Many members of Congress who like to think of themselves as conservatives are supporting what appear to be very nonconservative ideas. Whether that charge is a fair one depends on both the appropriate meaning of the term "conservative" and a proper focus on what those members are advocating.
Let's start with three examples of what conservative legislators have in store for the country. First, there is the recently passed ban on "partial birth" abortions. Second, there is proposed legislation that would eliminate all suits seeking damages against gun manufacturers, even those based on state laws. And third, there is the possible constitutional amendment that would forbid all gay marriages.
In one sense, all three are conservative positions because they would take the law in these areas back to what it once was when partial-birth abortions (along with all other abortions) were illegal in most states, when there were no damage suits against gun makers, and when no one would have imagined marriage as anything but a celebration of a heterosexual relationship. Thus, by focusing only on results, real conservatives can claim that they are true to their creed.
But there is another very important respect in which conservatives are betraying their basic beliefs by supporting these proposals. One of the tenets of conservative ideology is that there is a decided preference for resolving matters of social policy at the state level. Under this approach, the federal government should enter the picture only when there is an overriding need for national, rather than state, solutions. These principles are reflected in 10th Amendment, which reserves to the states all powers not specifically assigned to the federal government. When each of the three aforementioned proposals is examined through the federalism lens that conservatives generally employ with great ardor, they are, in fact, quite radical, because they create national standards when many states would prefer to go their own way.
Assume that Congress has the constitutional authority to enact all of these proposals (although there is substantial doubt as to the partial-birth and guns laws). The question remains, why should there be a federal law instead of leaving the matter to the states? In one respect the answer is simple: Proponents only have to get enough votes to get a bill through Congress and then persuade the president to sign it -- and they don't have to repeat the process 50 times. But, of course, that would justify making every law a national one, and no self-respecting conservative would accept that proposition.
Nor can these laws be justified on the ground that uniformity is needed to prevent commerce from being impeded by varying state laws, as is the case with safety standards for automobiles or labels for drugs. Our country can function quite well with different laws in different states on most subjects, and the availability (or not) of a partial-birth abortion, and the right to sue a gun manufacturer for the harm caused when its products are distributed in a manner that makes it virtually certain that many of them will end up in the hands of criminals, are no exceptions.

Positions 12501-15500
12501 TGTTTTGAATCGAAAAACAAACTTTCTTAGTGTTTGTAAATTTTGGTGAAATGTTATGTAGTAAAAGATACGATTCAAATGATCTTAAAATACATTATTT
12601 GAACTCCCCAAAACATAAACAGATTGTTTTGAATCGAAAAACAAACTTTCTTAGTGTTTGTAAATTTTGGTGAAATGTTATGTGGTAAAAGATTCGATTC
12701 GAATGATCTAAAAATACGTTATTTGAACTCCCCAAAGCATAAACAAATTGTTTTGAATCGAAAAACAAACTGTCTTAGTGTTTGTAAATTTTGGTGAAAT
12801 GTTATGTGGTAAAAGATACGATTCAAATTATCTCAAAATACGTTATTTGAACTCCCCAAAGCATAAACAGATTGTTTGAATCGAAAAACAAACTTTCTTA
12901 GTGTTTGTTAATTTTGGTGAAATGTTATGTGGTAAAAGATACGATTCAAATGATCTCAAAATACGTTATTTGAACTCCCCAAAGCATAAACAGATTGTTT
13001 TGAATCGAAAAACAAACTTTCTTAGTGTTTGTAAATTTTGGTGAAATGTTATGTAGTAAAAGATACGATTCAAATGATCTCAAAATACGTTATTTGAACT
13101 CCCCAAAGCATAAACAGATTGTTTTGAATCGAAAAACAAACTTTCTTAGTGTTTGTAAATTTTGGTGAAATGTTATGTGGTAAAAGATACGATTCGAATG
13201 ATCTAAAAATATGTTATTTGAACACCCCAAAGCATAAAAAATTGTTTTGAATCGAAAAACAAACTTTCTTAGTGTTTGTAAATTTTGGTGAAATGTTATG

Indeed, there is every reason to place these matters into the local, not national, category. Thus, when Congress made partial-birth abortions federal crimes this year, 28 states already had enacted similar laws, but 22 had chosen not to because, for any number of reasons, their lawmakers preferred the status quo. It is precisely because partial-birth abortions are a controversial subject that a real conservative would say, "Leave the decision up to the states; Congress simply has no business getting involved."
Similarly, allowing suits against gun makers involves certain tradeoffs, and different states may weigh the pros and cons differently. Why, for example, should Texas and New York be forced to accept the same balancing of the interests of victims and gun owners where the cultures of the two states are so different, and where their lawmakers could reasonably conclude that gun violence is a much greater problem in one place than the other? The premise of federalism is that one size does not generally fit all, and yet these proposals turn that principle on its head.
The proposal to constitutionalize heterosexual marriage is even more suspect, at least in its strongest form, which tells states that they may not treat unions between persons of the same sex the same way that they treat unions of heterosexual couples. This would mean that even if a state's voters amended their constitution to provide expressly that marriage will include gay as well as straight couples, that amendment would have no effect -- not only outside that state but in it as well. By what principle of federalism can a true conservative justify Congress interfering with the right of a state to regulate the institution of marriage within its borders in that manner?
To see how radical these laws are, let's turn back the clock 30 years or so to when divorce laws began to receive serious review because many people concluded that the existing grounds were too limited. Suppose that some states had liberalized their laws but others had not, and so members of Congress introduced a uniform divorce law that eliminated all requirements of showing fault on the other party. The reaction of conservatives would have been one of shock and outrage, as it properly should have been. What business is it of the federal government to tell the states what their laws should be on divorce, or on a host of other subjects from adoption to assisted suicide to the standards for licensing occupations?
If one believes in federalism, true conservatives would have been right then. The only question is, why are they supporting these three radical positions now?
Alan B. Morrison is the founder of, and an attorney with, the Public Citizen Litigation Group.
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